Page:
This month of July Kristi and I have been on the road. We have had fun, hiking in Pennsylvania, seeing Shakespeare performed in Louisville, sitting under the stars near the Allegany mountains, attending a Pirates/Brewers game in Pittsburgh, eating Handel’s ice cream near Youngstown (OH), speaking in various churches across Ohio and Pennsylvania, and being fortunate enough to attend two significant conferences, one in Louisville, Kentucky, and the other in New Wilmington, Pennsylvania.
The second week of July we attended the Presbyterian Church (USA) World Mission Sharing Conference at Laws Lodge, Louisville Seminary. This conference brings together PC(USA) Mission Co-Workers serving afield, currently on home assignment. This year we were a group of almost forty adults and children, coming from Haiti, the Dominican Republic, the Caribbean Islands, Indonesia, the Mexican/US border, Central Asia, Costa Rica, Columbia, Germany, a country in the Middle East which I cannot name, Thailand, Ethiopia, Rwanda, Malawi, Niger, and the Democratic Republic of Congo. Our facilitators commented several times that this was a special group with lots of experience. We spent lots of time laughing through our sessions, commiserating together and celebrating together the joys and challenges of a unique life and shared calling. The time together almost felt like a homecoming, a place of nurture, a place of shelter in the midst of the storms and vicissitudes of life within our families, our communities, and our ministry contexts. Each morning we spent time studying the book Life of the Beloved by Henri Nouwen, then spending time in small groups where we could share more deeply on themes related to our brokenness and call to serve God as His beloved daughters and sons. I was impressed by the vulnerability and openness of members of our groups, and it became evident that this was a deep and meaningful time for all. Kristi and I are grateful for the Presbyterian World Mission (PWM) support staff, for the ways they brought us together to foster a community of love and trust. We were given a significant opportunity to connect with members of “our tribe,” re-identifying a common identity and being renewed in our vocation.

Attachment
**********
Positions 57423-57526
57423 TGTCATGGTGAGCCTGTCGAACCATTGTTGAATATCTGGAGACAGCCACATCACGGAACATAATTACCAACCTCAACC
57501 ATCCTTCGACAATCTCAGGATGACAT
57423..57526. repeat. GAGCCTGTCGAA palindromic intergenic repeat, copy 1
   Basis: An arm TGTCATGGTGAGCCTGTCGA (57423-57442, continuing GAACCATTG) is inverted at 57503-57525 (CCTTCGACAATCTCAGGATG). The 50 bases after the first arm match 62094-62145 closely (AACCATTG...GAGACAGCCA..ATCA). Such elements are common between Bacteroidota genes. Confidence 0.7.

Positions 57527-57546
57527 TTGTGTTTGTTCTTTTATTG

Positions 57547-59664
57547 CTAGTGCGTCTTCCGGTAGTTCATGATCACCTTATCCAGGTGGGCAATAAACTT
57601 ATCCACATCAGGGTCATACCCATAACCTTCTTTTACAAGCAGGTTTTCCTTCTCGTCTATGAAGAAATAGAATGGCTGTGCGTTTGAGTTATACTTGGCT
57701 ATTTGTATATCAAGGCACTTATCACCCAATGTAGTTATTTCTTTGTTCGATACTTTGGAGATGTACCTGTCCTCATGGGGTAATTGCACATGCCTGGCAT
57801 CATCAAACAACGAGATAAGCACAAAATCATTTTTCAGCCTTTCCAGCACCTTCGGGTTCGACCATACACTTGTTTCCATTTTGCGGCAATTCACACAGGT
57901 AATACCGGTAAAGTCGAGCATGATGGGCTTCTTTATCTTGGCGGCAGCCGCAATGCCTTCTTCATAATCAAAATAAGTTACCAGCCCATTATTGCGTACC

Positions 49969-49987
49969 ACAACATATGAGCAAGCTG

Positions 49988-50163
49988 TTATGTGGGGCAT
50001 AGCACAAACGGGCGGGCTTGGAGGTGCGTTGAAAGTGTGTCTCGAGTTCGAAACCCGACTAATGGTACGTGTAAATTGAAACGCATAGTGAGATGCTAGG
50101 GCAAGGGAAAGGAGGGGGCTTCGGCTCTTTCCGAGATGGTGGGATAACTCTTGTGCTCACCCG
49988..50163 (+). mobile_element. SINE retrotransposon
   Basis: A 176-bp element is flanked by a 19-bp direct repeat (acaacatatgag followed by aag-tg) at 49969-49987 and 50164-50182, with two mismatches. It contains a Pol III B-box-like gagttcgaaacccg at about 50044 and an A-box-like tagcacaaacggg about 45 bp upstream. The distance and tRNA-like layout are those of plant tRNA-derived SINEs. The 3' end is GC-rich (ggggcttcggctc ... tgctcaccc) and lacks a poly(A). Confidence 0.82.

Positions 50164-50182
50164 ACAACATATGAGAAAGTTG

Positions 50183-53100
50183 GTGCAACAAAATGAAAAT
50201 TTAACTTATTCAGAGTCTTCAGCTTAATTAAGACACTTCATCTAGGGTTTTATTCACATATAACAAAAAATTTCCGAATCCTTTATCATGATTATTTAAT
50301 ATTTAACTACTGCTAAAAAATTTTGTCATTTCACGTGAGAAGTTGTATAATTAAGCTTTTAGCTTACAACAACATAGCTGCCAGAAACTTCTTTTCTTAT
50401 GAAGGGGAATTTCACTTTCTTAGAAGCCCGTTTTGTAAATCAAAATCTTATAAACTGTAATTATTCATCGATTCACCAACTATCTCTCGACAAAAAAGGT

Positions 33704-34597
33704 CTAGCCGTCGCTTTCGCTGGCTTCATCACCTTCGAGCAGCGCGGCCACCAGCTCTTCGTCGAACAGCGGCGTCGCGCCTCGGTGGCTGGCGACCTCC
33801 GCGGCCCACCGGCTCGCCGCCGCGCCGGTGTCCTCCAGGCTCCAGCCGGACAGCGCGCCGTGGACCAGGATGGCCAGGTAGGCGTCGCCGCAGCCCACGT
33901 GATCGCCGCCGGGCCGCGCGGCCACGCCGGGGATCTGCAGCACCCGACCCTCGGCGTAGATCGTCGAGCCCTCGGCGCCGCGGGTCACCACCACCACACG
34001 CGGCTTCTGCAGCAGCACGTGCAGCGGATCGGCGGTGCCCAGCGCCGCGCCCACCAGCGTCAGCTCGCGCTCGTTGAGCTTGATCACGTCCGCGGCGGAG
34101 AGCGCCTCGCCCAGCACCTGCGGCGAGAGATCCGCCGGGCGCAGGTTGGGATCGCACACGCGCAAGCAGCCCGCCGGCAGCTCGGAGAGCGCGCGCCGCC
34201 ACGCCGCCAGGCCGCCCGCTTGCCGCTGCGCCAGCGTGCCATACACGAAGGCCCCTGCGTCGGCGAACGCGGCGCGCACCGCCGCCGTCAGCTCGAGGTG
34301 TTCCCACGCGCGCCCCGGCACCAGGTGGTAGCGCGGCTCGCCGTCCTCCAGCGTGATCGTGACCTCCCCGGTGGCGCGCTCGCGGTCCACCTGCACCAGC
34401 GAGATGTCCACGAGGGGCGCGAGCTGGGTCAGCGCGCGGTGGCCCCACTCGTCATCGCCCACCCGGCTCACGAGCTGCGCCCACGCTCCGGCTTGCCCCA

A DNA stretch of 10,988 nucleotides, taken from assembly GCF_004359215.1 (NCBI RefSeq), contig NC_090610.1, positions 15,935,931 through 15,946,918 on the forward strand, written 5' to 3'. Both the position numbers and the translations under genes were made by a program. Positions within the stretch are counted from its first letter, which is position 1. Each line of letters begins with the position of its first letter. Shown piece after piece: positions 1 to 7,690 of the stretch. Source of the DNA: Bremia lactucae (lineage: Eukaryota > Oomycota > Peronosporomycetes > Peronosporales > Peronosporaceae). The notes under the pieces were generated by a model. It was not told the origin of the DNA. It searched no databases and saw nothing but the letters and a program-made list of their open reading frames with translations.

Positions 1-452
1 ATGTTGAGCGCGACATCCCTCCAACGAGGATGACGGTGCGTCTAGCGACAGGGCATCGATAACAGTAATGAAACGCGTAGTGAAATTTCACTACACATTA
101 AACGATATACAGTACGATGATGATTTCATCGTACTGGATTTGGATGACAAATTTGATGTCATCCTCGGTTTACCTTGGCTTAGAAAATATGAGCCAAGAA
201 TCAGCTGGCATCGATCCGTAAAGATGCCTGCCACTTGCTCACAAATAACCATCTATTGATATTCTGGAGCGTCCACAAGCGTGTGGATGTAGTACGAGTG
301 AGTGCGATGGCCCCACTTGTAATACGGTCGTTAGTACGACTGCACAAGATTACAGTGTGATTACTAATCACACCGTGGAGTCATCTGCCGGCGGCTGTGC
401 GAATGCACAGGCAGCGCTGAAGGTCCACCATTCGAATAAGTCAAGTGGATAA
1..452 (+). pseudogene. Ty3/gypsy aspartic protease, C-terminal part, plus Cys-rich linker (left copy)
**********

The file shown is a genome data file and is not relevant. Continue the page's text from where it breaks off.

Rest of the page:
This last week Kristi and I attended the New Wilmington Mission Conference, held at Westminster College in New Wilmington, Pennsylvania. It is our second time to participate in this one hundred and eleven year old missions conference, the longest running mission conference in the United States. I have been impressed hearing over and over how people feel drawn to come back to this conference, feeling loved and accepted, empowered to fulfill God’s calling. Having representative missionaries and nationals from all over the world, we have received insight into events and God’s work across the world, ideas and realities which transcend the news conveyed by the manifold news services, delivering only in sound bites, delivering non-nuanced and under-informed interpretations of global realities. For instance, a pastor from the Czech Republic informed us how Christians in his homeland have “stood” their ground in response to the stranglehold of communism, “walked” forward against oppression and injustice, and “helped others to run,” empowering sisters and brothers in Ethiopia and other countries. Lesser known stories like this one are voiced and inspire us to greater commitment and service.
Kristi and I and others hosted “the Africa Game” at the NWMC,
helping children and others understand the challenges
children face going to school in Congo
Shelvis and Nancy Smith-Mather, colleagues who serve in South Sudan
taught each morning at NWMC, inspiring all delegates to
greater faithfulness and service to the Living God